2016 Canadian Computing Olympiad Qualifying Round
Problem Q2: Through A Maze Darkly
There is a maze that is formed by connecting N rooms via some corridors. The rooms are numbered 1 to N and each room has the shape of a circle. The corridors have the following constraints:
- Each corridor forms a connection between two distinct rooms.
- No two corridors will connect the same pair of rooms.
- Each room will have at least 1 corridor that connects to it.
One difficulty in navigating through this maze is that the lights are all out, so you cannot see where you are.
One way to move through the maze is to place your right hand at some point on the wall of the starting room and walk forward through the corridors and other rooms without ever taking your hand off the wall. If you walk through the maze in this way, you will end up returning to the original room. The path that you follow will depend upon where you place your right hand in the starting room, since that will determine which corridor you take first.
Given the structure of the maze you need to answer Q queries. Each query will specify a distinct starting room r. Determine the maximum number of traversals of corridors as you move through the maze by keeping your right hand on the wall beginning in room r and returning (for the first time) to room r.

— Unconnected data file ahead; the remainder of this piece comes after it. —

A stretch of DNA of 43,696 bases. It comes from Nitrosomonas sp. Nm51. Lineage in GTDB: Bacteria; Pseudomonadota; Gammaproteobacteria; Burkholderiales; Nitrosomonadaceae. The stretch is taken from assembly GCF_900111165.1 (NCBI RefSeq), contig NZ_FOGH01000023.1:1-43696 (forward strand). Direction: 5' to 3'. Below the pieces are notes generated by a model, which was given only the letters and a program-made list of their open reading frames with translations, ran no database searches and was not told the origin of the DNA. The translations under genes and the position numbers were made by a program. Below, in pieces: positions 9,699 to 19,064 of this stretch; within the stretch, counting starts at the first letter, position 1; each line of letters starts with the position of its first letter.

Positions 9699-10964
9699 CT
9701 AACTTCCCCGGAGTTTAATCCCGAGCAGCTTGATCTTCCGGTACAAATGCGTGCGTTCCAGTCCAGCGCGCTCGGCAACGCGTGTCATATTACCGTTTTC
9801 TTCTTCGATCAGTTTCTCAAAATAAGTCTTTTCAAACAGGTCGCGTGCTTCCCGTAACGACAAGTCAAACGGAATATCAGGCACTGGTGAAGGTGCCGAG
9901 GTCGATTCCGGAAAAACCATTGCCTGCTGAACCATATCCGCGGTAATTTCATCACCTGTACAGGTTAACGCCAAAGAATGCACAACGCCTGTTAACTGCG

The first line of input contains the integer N (2 ≤ N ≤ 100 000).
The next N lines describe the maze's layout, with the i-th of these lines containing information about room i. Specifically, it contains an integer k, the number of corridors connecting to room i, followed by k integers, c1 c2 … ck, indicating the rooms that these k corridors lead to (in clockwise order from room i).
For example, if the corridor information for room i is 3 4 2 7, this means that there are 3 corridors connecting room i to rooms 4, 2, and 7. Since they are listed in clockwise order, we would have the following picture:
The next line contains an integer Q.
The final Q lines describe the starting rooms to be queried, with each line containing an integer r (1 ≤ r ≤ N).
Let M be the total number of corridors that exist in the maze. The value of M can be calculated as 1/2 × (sum of all k values).
For 2 of of the 15 marks available, 2 ≤ N ≤ 100, 1 ≤ M ≤ 100, and 1 ≤ Q ≤ N.
For another 3 of the 15 marks available, 2 ≤ N ≤ 100 000, 1 ≤ M ≤ 200 000, and Q = 1.
Output Q lines answering the queries in order.
6 1 3 2 5 4 1 1 3 2 5 6 2 4 2 1 4 6 1 2 3 4 5 6
2 5 2 3 5 5
The following picture corresponds to one arrangement of the sample input.
Rooms 1 and 3 are connected by one corridor, and it is traversed twice while leaving and returning to the same room, regardless of where we start in rooms 1 or 3.
For room 2, we start at the position A and move counter-clockwise, we will go into the corridors connecting (2, 4), then the corridor connecting (4, 6), then the corridor connecting (6, 4), then the corridor connecting (4, 5), then finally the corridor connecting (5, 2), for a total of 5 traversals of corridors. This is the maximum possible number of traversals.
For room 4, we may start at position B, move counter clockwise, and then traverse corridors (4, 5), (5, 2) and (2, 4), for a total of 3 traversals of corridors. Notice that starting anywhere else in room 4 will yield no more than 3 traversals of corridors.
Starting at positions C and D, in rooms 5 and 6 respectively will yield a reordering of the same path traversed as we found starting from A in room 2, which is yields a total of 5 traversals of corridors in these cases.
Point Value: 15 (partial)
Time Limit: 2.00s
Memory Limit: 64M
Added: Mar 09, 2016
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